Learning Through History
Through community events, partnerships and interpretive programs, the Chesapeake and Ohio Canal National Historical Park expands the meaning of the park to new audiences, providing an opportunity for communities and park visitors to learn more about their heritage.
Three years ago, nine communities along the C&O Canal formed the Canal Towns Partnership, an economic development initiative with the goal of cooperatively marketing and making improvements, such as the addition of bike lanes and bike racks, to attract visitors into the canal's gateway communities. In 2012, the Chesapeake and Ohio Canal National Historical Park, in partnership with the Canal Towns Partnership installed a series of waysides and hosted events to increase visitor knowledge of the unique towns located along the canal and their local and canal heritage. Additionally, the Canal Towns Partnership is working with the park to support park visitors, providing the resources needed as visitors travel the C&O Canal Towpath from town to town. The Canal Town Partnership has not only strengthened the relationships between the park and adjacent towns, but also improved the communications between the towns.
With nearly 200 miles of towpath, the C&O Canal is the backbone of dozens of communities along the Potomac River. Events to connect these communities with local heritage occur each year and include unique opportunities such as the Hancock Bluegrass Events - featuring local musicians playing bluegrass tunes along the canal and telling stories of the community and canal operations long ago.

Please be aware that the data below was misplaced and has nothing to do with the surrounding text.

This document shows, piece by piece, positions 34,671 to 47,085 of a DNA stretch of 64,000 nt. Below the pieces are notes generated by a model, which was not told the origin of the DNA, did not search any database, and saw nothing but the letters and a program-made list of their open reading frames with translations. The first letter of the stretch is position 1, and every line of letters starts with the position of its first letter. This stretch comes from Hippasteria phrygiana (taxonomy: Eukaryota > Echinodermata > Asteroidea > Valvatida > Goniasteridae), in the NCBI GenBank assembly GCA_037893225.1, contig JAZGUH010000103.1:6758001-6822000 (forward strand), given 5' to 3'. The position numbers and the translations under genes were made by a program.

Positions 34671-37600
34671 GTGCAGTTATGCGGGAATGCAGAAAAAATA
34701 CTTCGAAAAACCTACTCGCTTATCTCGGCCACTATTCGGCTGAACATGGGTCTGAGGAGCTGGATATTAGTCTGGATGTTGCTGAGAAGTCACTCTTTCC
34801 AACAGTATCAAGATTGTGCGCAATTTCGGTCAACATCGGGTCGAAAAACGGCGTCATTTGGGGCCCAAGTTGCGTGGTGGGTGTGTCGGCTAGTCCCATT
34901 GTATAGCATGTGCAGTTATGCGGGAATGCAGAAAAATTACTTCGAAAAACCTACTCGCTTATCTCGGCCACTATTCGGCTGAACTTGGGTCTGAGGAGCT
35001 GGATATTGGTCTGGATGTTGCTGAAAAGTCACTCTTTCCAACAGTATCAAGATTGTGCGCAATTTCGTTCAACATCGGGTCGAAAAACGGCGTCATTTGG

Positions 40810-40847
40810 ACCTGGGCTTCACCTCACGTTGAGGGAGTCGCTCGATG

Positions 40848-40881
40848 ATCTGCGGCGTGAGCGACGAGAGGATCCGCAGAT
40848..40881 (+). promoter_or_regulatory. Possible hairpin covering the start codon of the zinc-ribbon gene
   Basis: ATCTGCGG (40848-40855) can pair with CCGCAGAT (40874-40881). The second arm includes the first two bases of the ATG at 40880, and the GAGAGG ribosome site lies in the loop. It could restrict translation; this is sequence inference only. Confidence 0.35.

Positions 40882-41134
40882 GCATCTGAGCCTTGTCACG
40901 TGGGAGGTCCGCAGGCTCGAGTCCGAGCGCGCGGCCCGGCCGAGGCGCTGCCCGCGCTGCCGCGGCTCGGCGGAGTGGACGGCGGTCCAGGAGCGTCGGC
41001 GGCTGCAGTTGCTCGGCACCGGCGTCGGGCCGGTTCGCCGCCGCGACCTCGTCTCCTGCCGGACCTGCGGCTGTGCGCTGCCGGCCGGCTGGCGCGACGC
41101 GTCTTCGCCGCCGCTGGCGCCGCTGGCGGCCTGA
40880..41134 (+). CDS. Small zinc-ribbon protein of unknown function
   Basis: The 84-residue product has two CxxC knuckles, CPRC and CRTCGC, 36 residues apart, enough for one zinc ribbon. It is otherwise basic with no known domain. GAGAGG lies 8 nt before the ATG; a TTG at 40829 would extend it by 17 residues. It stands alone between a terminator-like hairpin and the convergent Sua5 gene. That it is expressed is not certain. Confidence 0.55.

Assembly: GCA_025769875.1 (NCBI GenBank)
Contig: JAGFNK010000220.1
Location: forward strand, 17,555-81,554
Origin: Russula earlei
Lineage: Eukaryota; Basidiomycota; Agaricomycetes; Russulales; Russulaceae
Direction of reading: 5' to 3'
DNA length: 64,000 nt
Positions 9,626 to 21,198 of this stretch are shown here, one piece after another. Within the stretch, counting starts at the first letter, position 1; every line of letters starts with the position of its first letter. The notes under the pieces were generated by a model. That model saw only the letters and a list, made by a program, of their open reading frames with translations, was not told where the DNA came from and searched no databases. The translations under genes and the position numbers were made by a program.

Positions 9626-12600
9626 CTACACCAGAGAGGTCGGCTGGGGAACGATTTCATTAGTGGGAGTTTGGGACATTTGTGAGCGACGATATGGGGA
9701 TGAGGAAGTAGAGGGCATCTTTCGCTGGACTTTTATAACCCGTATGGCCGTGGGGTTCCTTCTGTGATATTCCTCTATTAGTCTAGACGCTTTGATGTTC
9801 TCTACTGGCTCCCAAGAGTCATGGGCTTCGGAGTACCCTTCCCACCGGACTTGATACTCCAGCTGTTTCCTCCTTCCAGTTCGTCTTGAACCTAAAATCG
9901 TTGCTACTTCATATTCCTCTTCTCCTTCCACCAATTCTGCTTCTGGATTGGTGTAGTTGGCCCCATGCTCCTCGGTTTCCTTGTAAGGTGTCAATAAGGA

Tradition is vital to communities and local heritage, and the C&O Canal has played a vital role in each community along the 184.5 mile canal for many years prior to becoming a park. Local communities have enjoyed canal tour boat excursions intermittently along the C&O Canal for nearly 70 years. Additionally, the park features Canal Family Reunions each summer in numerous towns along the towpath. These events feature guest speakers from the local community to share their stories and connection to the C&O Canal. From children's fishing rodeos are held annually in watered sections of the canal to the newly opened Visitor Center at Ferry Hill featuring living history programs, special events enable local communities to connect with their heritage along the C&O Canal.
Did You Know?
Aqueducts are water filled bridges. Aqueducts carried the canal and boat traffic over major waterways, like rivers. Of the 11 aqueducts built along the canal, the Monocacy Aqueduct is the longest at 516 feet, its seven arches constructed mainly of stone quarried from nearby Sugarloaf Mountain. More...